Building a new information system is one kind of planned organizational change. The introduction of a new information system involves much more than new hardware and software. It also includes changes in jobs, skills, management, and organization. When we design a new information system, we are redesigning the organization. System builders must understand how a system will affect specific business processes and the organization as a whole.
Information technology can promote various degrees of organizational change, ranging from incremental to far-reaching. Figure 13-1 shows four kinds of structural organizational change that are enabled by information technology:
(3) business process redesign
(4) paradigm shifts
Each carries different risks and rewards.
The most common form of IT-enabled organizational change is automation. The first applications of information technology involved assisting employees with performing their tasks more efficiently and effectively. Calculating paychecks and payroll registers, giving bank tellers instant access to customer deposit records, and developing a nationwide reservation network for airline ticket agents are all examples of early automation.
A widely cited example of business process redesign is Ford Motor Company’s invoiceless processing, which reduced headcount in Ford’s North American Accounts Payable organization of 500 people by 75 percent. Accounts payable clerks used to spend most of their time resolving discrepancies between purchase orders, receiving documents, and invoices. Ford redesigned its accounts payable process so that the purchasing department enters a purchase order into an online database that can be checked by the receiving department when the ordered items arrive. If the received goods match the purchase order, the system automatically generates a check for accounts payable to send to the vendor. There is no need for vendors to send invoices.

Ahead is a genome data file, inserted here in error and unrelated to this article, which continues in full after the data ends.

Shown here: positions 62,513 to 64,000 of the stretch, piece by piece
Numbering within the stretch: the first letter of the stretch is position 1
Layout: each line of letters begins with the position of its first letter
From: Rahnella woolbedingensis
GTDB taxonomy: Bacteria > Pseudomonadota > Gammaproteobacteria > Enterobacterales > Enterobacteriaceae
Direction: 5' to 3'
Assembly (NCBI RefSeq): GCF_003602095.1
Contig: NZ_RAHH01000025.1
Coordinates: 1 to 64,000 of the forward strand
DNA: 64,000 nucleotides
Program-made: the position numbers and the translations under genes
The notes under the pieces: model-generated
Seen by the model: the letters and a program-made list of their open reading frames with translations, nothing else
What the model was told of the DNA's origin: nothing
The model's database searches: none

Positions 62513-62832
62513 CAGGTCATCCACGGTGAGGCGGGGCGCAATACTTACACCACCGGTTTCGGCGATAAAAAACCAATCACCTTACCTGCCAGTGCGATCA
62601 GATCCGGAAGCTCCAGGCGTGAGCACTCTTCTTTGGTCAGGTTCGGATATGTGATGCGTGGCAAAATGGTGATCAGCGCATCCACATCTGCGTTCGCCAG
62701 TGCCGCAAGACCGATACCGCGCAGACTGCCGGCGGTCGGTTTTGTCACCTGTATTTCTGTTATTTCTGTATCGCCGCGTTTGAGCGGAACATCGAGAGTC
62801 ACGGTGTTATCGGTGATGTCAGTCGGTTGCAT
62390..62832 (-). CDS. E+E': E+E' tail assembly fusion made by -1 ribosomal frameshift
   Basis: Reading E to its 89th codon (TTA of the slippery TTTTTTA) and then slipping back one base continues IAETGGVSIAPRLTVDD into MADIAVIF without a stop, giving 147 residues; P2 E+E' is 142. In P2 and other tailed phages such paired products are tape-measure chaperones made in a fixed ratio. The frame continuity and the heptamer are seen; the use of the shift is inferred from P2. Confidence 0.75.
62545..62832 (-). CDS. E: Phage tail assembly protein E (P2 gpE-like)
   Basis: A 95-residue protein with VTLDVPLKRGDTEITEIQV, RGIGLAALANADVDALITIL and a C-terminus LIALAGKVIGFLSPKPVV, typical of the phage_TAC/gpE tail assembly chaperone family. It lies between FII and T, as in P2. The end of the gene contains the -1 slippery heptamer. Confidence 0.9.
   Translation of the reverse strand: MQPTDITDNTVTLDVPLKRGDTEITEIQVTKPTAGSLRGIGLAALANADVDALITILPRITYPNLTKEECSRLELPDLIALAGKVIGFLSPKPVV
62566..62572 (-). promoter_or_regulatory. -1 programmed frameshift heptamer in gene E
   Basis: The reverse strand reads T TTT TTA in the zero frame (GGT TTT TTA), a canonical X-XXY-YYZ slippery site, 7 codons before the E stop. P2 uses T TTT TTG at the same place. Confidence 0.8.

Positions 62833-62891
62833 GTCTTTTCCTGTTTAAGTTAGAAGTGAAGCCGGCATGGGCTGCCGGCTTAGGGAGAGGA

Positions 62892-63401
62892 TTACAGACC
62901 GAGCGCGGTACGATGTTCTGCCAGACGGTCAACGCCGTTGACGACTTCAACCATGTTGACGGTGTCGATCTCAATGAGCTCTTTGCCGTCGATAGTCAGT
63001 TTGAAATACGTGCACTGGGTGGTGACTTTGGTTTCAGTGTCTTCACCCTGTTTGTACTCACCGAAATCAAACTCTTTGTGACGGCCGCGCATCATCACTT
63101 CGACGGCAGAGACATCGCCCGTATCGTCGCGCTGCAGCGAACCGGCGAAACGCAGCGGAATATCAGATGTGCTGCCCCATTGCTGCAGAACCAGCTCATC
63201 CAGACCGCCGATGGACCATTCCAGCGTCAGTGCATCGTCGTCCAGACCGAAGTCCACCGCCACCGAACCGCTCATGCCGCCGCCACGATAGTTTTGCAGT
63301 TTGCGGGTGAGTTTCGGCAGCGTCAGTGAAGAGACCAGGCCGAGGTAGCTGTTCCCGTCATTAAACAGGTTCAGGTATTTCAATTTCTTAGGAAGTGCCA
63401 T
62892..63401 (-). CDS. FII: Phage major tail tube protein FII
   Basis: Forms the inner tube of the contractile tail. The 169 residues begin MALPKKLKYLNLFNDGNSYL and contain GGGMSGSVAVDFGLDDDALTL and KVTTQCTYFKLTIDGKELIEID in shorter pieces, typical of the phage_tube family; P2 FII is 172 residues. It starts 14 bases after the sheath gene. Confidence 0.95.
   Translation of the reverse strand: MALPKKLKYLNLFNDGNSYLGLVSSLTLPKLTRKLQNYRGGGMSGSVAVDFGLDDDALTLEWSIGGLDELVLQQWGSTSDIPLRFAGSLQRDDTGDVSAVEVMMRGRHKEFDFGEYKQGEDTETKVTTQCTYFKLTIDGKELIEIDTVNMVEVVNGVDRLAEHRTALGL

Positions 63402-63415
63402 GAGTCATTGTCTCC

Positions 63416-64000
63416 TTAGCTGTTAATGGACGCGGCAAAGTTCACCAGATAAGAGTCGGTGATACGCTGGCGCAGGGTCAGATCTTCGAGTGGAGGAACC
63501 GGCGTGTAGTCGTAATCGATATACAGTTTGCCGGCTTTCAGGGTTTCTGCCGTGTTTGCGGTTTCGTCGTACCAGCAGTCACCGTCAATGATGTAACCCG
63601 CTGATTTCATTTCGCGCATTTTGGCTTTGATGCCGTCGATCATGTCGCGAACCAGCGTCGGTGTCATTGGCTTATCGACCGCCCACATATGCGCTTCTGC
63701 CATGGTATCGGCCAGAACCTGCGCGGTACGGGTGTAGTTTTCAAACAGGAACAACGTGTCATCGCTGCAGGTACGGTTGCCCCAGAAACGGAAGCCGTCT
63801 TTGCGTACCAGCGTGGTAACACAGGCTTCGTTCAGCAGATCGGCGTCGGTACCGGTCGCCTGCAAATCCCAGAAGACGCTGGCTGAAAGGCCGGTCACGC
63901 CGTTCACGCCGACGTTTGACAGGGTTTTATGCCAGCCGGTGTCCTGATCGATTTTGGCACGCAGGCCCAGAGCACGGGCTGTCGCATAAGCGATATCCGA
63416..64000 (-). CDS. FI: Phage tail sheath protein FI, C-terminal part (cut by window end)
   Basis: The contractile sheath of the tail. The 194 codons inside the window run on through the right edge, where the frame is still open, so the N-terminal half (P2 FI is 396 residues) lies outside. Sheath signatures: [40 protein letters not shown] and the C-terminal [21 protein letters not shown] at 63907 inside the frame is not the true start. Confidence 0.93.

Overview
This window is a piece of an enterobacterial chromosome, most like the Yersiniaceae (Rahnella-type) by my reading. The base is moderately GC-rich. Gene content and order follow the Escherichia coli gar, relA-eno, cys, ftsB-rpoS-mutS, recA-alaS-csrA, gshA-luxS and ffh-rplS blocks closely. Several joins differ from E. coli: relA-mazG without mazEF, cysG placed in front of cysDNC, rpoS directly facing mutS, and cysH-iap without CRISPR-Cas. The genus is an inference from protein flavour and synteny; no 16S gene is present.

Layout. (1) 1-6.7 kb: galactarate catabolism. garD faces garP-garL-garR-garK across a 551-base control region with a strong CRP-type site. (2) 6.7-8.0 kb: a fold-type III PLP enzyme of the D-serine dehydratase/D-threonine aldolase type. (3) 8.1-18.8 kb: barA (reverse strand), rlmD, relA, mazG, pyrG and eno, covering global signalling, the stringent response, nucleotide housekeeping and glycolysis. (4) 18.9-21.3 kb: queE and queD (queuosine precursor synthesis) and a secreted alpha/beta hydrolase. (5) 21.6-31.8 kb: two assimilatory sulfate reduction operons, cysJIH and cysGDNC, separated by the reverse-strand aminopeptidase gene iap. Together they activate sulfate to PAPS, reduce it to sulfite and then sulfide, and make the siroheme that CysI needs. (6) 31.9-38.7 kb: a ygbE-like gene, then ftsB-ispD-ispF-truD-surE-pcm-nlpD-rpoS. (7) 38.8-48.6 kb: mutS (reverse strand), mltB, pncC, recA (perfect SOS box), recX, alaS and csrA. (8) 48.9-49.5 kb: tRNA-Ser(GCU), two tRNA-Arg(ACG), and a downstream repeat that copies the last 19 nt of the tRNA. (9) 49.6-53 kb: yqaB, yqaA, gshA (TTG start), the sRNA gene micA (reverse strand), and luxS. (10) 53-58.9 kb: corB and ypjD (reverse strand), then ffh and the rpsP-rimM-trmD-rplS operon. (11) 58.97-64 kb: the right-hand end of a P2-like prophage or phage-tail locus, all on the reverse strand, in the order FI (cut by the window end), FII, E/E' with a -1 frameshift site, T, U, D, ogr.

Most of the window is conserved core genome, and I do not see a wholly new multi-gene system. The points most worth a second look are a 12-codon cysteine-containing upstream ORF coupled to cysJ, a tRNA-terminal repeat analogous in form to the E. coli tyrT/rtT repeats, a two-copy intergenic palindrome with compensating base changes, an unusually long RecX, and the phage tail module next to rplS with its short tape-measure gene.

Rationalizing procedures and redesigning business processes are limited to specific parts of a business. New information systems can ultimately affect the design of the entire organization by transforming how the organization carries out its business or even the nature of the business. For instance, the long-haul trucking and transportation firm Schneider National used new information systems to change its business model. Schneider created a new business managing logistics for other companies. This more radical form of business change is called a paradigm shift. A paradigm shift involves rethinking the nature of the business and the nature of the organization.